Disposableties and the urban poor

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Abstract

Sociologists long have observed that the urban poor rely on kinship networks to survive economic destitution. Drawing on ethnographic fieldwork among evicted tenants in high-poverty neighborhoods, this article presents a new explanation for urban survival, one that emphasizes the importance of disposable ties formed between strangers. To meet their most pressing needs, evicted families often relied more on new acquaintances than on kin. Disposable ties facilitated the flow of various resources, but often bonds were brittle and fleeting. The strategy of forming, using, and burning disposable ties allowed families caught in desperate situations to make it from one day to the next, but it also bred instability and fostered misgivings among peers.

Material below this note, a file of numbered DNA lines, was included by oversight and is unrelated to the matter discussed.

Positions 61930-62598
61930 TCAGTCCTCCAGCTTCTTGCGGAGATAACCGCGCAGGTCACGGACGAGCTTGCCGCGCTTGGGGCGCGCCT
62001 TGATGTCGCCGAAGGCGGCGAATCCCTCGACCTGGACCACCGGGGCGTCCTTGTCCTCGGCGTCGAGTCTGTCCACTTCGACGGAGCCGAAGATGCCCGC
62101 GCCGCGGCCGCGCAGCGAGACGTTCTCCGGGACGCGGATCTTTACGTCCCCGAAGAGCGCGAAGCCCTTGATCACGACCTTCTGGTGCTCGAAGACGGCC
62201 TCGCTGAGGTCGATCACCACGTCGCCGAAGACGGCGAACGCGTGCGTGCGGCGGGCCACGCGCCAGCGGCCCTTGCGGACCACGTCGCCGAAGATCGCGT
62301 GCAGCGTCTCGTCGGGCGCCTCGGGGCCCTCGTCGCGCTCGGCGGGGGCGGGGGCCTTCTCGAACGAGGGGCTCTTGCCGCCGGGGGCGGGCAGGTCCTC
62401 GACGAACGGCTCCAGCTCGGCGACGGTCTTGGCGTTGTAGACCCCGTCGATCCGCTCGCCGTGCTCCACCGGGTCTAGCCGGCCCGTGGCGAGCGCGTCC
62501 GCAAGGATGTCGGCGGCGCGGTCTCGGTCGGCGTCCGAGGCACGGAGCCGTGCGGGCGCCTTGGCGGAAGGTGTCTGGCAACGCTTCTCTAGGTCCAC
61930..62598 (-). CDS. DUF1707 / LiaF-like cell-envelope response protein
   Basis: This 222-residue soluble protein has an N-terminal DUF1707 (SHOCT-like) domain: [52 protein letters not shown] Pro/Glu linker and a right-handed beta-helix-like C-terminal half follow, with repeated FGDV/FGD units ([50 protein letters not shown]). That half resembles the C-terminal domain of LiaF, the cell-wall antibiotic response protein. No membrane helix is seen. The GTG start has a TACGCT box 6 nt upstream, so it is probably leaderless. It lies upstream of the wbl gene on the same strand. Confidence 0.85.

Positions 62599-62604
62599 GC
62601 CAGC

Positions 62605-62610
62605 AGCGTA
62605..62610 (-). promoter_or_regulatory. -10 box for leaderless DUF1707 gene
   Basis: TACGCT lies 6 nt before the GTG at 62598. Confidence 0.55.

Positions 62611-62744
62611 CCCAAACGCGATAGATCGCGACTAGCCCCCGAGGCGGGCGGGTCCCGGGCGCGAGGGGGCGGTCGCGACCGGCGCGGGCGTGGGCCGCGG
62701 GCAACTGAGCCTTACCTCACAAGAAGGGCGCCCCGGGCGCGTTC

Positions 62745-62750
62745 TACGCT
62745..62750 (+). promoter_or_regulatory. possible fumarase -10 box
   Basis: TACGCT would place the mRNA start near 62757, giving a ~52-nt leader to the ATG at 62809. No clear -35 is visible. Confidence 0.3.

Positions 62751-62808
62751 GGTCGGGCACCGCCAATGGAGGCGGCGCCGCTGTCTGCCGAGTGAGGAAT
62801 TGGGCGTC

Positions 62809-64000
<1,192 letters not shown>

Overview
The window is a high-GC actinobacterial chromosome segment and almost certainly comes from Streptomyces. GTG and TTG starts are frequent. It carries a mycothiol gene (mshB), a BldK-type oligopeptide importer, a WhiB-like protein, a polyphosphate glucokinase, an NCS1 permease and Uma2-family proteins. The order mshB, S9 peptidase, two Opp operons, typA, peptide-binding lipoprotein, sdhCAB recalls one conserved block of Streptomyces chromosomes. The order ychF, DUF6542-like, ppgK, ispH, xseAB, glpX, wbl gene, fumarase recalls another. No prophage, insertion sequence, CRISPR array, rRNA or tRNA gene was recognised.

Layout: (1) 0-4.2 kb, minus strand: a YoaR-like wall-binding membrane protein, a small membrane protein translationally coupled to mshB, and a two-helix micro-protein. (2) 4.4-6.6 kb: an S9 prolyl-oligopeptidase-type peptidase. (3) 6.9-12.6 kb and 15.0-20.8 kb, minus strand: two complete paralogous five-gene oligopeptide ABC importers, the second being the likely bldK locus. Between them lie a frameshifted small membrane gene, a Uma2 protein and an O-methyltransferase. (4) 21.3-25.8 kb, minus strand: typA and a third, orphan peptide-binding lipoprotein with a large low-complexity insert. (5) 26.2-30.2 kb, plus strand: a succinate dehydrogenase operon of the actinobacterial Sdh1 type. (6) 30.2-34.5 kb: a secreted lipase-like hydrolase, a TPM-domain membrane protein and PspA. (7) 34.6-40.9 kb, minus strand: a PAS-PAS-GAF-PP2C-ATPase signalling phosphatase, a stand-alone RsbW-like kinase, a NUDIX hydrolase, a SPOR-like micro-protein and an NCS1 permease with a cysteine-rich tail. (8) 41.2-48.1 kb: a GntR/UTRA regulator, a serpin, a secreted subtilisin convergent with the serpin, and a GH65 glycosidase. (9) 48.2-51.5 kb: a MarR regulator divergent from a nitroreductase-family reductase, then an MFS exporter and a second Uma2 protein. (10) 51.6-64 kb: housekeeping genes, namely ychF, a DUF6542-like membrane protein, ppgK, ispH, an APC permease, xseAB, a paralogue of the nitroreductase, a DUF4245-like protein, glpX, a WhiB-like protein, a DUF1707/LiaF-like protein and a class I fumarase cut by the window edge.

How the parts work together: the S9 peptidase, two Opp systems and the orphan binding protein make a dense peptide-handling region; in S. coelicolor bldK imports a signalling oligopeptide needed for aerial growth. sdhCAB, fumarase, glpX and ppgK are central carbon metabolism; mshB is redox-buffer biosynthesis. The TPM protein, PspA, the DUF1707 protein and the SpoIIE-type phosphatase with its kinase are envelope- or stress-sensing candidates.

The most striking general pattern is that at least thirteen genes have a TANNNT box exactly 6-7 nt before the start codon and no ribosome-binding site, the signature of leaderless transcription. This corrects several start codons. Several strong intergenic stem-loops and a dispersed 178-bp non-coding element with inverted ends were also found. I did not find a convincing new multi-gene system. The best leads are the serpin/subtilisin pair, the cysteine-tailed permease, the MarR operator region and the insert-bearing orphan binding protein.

Original languageEnglish (US)
Pages (from-to)1295-1335
Number of pages41
JournalAmerican Journal of Sociology
Volume117
Issue number5
DOIs
StatePublished - Mar 1 2012
Externally publishedYes

All Science Journal Classification (ASJC) codes

  • Sociology and Political Science

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